Sometimes this may indeed be the case and it would be difficult, I think, to make a convincing case that the British government has made a great fist of Brexit thus far. Nevertheless, most Remain votes were not – as is now sometimes imagined – cast from conviction or some belief in the glories of the European “project” but rather because, all things considered, Brexit was a risk too far and an unnecessary one at that. Millions of Remain voters were quite aware of the EU’s limitations and imperfections; voting Remain was often an ambivalent action. (This was so even in Scotland where, as is sometimes overlooked, almost 40% of the electorate – a sizeable minority by any estimation – voted Leave).
Not every claim made by the Leave campaign was baseless. The global economy will not be powered by growth in Europe. The further reaches of the planet will become more influential and Europe will, relatively speaking, become a smaller place.
But, again, one might argue that the EU is both too strong and too weak. British commentators have been predicting the collapse of the eurozone on at least a quarterly basis for a generation. For how long, they ask, can a single currency work for Germany and Greece? The simple retort to that is: “longer than you think”. But, while evidently true, this is also an inadequate response that does little to address the genuine tensions evident within the eurozone. It survives because it is a political project just as much as it is an economic one. But if that political will falters, what then?
And so, just as there is a divide between northern and southern Europe on matters fiscal so there is an evident and increasing divide between old and new Europe too. Poland and Hungary are not outliers so much as they are harbingers of a new era of European ethno-nationalism. To that extent, Warsaw and Budapest challenge the foundational principles of the European Union itself.
At present, they do so with impunity, for it is easier to wish such challenges away or pretend they are of only trivial, local, concern than to do anything to address them. If the EU is strong enough to place some of its members in a fiscal straitjacket, here it is also too weak to confront the challengers within it. The new populists of the east wish all the pleasures of club membership without the tedious need to abide by the club’s notional ethos.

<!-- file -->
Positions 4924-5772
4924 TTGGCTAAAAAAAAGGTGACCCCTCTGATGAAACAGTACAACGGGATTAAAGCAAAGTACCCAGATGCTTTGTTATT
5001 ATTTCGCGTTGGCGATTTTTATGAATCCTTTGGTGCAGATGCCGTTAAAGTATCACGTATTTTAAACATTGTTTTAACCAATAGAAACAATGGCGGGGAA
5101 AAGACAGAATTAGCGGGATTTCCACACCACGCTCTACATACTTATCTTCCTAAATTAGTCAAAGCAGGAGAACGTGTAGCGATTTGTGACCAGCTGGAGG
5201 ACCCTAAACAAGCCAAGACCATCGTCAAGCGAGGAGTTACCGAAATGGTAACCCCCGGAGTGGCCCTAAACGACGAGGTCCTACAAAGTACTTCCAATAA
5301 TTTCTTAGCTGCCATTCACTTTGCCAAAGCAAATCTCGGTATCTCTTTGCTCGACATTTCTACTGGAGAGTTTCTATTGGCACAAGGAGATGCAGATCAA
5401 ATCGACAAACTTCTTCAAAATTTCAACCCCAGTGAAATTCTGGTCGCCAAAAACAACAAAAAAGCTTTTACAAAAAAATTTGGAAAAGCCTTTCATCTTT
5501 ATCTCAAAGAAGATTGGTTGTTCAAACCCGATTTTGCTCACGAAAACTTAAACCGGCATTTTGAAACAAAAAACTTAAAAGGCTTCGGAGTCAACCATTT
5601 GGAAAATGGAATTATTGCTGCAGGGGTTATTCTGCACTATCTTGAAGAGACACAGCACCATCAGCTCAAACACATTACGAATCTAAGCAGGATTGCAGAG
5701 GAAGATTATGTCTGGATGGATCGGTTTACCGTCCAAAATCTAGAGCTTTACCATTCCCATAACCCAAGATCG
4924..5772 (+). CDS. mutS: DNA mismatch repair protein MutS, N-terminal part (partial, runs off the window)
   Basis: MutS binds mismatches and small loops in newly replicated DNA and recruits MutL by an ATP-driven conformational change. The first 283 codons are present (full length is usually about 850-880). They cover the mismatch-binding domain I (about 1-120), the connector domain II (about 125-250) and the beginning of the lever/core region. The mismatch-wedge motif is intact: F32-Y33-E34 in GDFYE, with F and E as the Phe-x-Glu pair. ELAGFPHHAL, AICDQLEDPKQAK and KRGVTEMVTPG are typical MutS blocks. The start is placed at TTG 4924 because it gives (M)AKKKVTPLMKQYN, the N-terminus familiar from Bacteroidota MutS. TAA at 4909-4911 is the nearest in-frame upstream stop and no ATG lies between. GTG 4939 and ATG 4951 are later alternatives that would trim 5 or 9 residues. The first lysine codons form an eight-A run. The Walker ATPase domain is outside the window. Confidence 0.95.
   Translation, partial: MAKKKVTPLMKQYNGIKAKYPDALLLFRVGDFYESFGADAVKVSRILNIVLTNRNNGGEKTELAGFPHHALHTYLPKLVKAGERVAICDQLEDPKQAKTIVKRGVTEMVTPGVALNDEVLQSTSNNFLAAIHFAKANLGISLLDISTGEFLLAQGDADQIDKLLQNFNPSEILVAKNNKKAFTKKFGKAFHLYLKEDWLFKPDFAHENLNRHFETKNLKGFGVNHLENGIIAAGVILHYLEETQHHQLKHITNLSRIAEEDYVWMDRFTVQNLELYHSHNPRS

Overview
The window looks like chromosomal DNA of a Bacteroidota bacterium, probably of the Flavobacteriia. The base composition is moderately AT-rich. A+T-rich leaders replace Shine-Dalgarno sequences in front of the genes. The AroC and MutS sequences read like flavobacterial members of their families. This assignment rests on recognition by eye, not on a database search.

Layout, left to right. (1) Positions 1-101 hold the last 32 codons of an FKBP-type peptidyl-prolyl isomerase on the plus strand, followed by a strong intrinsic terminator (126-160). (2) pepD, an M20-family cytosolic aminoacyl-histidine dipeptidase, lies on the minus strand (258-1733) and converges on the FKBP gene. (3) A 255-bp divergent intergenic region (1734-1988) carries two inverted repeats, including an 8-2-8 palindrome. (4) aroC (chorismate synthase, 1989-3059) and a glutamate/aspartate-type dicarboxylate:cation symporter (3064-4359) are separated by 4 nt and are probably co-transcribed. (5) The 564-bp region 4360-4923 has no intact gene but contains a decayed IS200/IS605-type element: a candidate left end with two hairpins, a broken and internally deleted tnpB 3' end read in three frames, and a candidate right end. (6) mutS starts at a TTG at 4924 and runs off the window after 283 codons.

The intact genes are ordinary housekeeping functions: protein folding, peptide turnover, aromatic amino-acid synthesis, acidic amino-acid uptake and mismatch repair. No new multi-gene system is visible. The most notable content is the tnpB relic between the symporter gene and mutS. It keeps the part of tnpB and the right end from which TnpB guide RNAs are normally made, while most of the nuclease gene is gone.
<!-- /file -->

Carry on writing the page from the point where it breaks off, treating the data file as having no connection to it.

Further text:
None of which means that the EU is on the brink of collapse – a fever dream indulged by some Brexiteers whose convictions require the validation that would come from other countries deciding to leave the EU too – merely that we acknowledge that the divisions apparent within it are becoming deeper and more obvious. European co-operation remains, in many respects, one of the great successes of the post-war world; the limits of that reality, however, are becoming clearer than ever.
Written by Alex Massie
About Beyond the Street and Alex Massie
We are all guilty of being too inwardly focused sometimes, especially as we navigate these changed times. It is all too easy to be caught up in the problems close to home, and for overarching trends to pass us by.
To remedy that short-sightedness, Charlotte Street Partners has enlisted the ingenuity and talent of the writer and commentator Alex Massie. As our new correspondent at large, Alex will look at the bigger picture. We have challenged him to come up with something a bit different: broad, lateral thinking, thematic insights and a more global perspective.
Alex is a freelance journalist and commentator based in Edinburgh. Not only is he Scotland editor of The Spectator, but he also writes a political column for The Times and The Sunday Times. He features regularly on the BBC as a political commentator and has written in the past for The Telegraph, Politico, The Washington Post, the Los Angeles Times, The New York Times, the New Statesman, The Observer, and TIME magazine, among others. He was also the Washington correspondent for The Scotsman and assistant editor of Scotland on Sunday.
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16 July 2020